Converting algae to crude oil — a million-year natural process — in minutes
December 20, 2013
Utah-based Genifuel Corp. has licensed the technology and is working with an industrial partner to build a pilot plant using the technology.
How to create ‘instant oil’
A slurry of wet algae is pumped into the front end of a chemical reactor. Once the system is up and running, out comes crude oil in less than an hour. With additional conventional refining, the crude algae oil is converted into aviation fuel, gasoline, or diesel fuel.
The process also creates waste water — which is processed further, yielding burnable gas — and substances like potassium and nitrogen, which, along with the cleansed water, can also be recycled to grow more algae.
While algae has long been considered a potential source of biofuel, and several companies have produced algae-based fuels on a research scale, the fuel has been projected to be expensive. The PNNL technology harnesses algae’s energy potential efficiently and incorporates a number of methods to reduce the cost of producing algae fuel.
Eliminating slow, energy-inefficient drying and hexane steps
PNNL scientists and engineers simplified the production of crude oil from algae by combining several chemical steps into one continuous process. The most important cost-saving step is that the process works with wet algae. Most current processes require the algae to be dried — a process that takes a lot of energy and is expensive. The new process works with an algae slurry that contains as much as 80 to 90 percent water.
While a few other groups have tested similar processes to create biofuel from wet algae, most of that work is done one batch at a time. The PNNL system runs continuously, processing about 1.5 liters of algae slurry in the research reactor per hour. While that doesn’t seem like much, it’s much closer to the type of continuous system required for large-scale commercial production.
The PNNL system also eliminates another step required in today’s most common algae-processing method: the need for complex processing with solvents like hexane to extract the energy-rich oils from the rest of the algae. Instead, the PNNL team works with the whole algae, subjecting it to very hot water under high pressure to tear apart the substance, converting most of the biomass into liquid and gas fuels.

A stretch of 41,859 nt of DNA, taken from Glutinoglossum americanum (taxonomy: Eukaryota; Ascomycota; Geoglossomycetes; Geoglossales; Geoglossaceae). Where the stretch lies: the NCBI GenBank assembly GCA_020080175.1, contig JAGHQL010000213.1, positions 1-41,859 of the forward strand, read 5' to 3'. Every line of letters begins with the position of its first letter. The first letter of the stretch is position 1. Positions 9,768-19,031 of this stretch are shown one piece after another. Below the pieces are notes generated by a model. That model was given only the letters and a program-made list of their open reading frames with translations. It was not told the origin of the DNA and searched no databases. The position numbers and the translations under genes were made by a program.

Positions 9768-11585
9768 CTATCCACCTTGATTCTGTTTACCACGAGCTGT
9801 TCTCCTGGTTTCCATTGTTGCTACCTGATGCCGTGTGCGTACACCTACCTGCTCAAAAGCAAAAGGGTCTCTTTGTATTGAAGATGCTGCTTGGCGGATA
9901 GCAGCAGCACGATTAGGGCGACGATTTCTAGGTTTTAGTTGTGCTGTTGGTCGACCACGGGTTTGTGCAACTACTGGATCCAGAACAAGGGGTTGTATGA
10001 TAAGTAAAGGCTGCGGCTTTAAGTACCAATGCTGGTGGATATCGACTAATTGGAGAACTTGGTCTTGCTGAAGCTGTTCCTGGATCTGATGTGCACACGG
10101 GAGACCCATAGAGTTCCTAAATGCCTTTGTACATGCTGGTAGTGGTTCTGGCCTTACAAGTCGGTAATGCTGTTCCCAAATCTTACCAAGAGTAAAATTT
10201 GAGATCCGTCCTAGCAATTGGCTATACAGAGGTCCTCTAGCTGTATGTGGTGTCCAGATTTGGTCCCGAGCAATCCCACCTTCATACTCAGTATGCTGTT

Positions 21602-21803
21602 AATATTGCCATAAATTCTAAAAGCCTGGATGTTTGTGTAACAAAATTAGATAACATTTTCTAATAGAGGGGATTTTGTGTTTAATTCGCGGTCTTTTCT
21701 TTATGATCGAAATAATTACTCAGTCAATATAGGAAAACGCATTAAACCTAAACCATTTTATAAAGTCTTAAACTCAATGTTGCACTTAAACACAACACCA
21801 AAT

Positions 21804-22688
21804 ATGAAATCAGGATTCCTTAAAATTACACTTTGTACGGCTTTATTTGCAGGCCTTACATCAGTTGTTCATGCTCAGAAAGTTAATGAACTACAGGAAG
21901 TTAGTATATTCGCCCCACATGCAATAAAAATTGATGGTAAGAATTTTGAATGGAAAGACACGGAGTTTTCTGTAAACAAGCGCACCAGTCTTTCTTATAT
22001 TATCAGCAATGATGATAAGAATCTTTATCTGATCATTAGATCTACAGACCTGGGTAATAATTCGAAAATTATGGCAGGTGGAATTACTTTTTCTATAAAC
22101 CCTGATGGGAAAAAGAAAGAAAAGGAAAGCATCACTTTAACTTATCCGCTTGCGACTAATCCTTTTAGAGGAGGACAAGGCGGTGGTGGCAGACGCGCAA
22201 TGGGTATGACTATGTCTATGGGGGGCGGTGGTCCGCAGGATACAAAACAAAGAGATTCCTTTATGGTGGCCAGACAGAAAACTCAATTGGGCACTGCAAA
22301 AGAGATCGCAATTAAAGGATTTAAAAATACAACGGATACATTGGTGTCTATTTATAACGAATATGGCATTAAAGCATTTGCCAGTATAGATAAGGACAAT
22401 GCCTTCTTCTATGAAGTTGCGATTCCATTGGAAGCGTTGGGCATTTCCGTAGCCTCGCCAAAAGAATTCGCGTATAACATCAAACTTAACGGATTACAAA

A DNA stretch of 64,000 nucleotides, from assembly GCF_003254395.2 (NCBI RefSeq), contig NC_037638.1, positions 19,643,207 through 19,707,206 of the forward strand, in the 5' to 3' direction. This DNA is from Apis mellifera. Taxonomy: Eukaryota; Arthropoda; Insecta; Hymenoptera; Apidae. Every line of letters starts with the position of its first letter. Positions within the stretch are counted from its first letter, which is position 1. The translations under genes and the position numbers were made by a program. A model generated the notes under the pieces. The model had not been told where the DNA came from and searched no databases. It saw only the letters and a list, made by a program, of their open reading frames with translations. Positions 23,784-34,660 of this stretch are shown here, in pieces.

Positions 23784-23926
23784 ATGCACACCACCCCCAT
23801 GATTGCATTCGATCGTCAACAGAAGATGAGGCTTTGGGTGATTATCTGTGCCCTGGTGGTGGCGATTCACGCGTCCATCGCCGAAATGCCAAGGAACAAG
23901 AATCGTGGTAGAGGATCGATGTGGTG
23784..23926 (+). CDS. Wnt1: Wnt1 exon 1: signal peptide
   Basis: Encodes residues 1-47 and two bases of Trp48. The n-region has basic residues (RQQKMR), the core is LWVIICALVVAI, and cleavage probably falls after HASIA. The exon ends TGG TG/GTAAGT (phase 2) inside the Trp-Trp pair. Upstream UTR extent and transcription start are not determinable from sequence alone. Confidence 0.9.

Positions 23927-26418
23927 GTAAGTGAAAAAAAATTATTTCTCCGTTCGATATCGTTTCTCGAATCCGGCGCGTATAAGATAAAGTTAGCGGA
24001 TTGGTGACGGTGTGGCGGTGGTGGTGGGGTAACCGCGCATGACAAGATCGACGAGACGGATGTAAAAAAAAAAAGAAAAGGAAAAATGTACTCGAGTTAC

The system runs at around 350 degrees Celsius (662 degrees Fahrenheit) at a pressure of around 3,000 PSI, combining processes known as hydrothermal liquefaction and catalytic hydrothermal gasification. Elliott says such a high-pressure system is not easy or cheap to build, which is one drawback to the technology, though the cost savings on the back end more than makes up for the investment.
“It’s a bit like using a pressure cooker, only the pressures and temperatures we use are much higher,” said Douglas Elliott, the laboratory fellow who led the PNNL team’s research. “In a sense, we are duplicating the process in the Earth that converted algae into oil over the course of millions of years. We’re just doing it much, much faster.”
The recent work is part of DOE’s National Alliance for Advanced Biofuels & Bioproducts (NAABB), funded with American Recovery and Reinvestment Act funds by DOE’s Office of Energy Efficiency and Renewable Energy. Both PNNL and Genifuel have been partners in the NAABB program.
Abstract of Algal Research paper
Wet algae slurries can be converted into an upgradeable biocrude by hydrothermal liquefaction (HTL). High levels of carbon conversion to gravity separable biocrude product were accomplished at relatively low temperature (350 °C) in a continuous-flow, pressurized (sub-critical liquid water) environment (20 MPa). As opposed to earlier work in batch reactors reported by others, direct oil recovery was achieved without the use of a solvent and biomass trace components were removed by processing steps so that they did not cause process difficulties. High conversions were obtained even with high slurry concentrations of up to 35 wt.% of dry solids. Catalytic hydrotreating was effectively applied for hydrodeoxygenation, hydrodenitrogenation, and hydrodesulfurization of the biocrude to form liquid hydrocarbon fuel. Catalytic hydrothermal gasification was effectively applied for HTL byproduct water cleanup and fuel gas production from water soluble organics, allowing the water to be considered for recycle of nutrients to the algae growth ponds. As a result, high conversion of algae to liquid hydrocarbon and gas products was found with low levels of organic contamination in the byproduct water. All three process steps were accomplished in bench-scale, continuous-flow reactor systems such that design data for process scale-up was generated.
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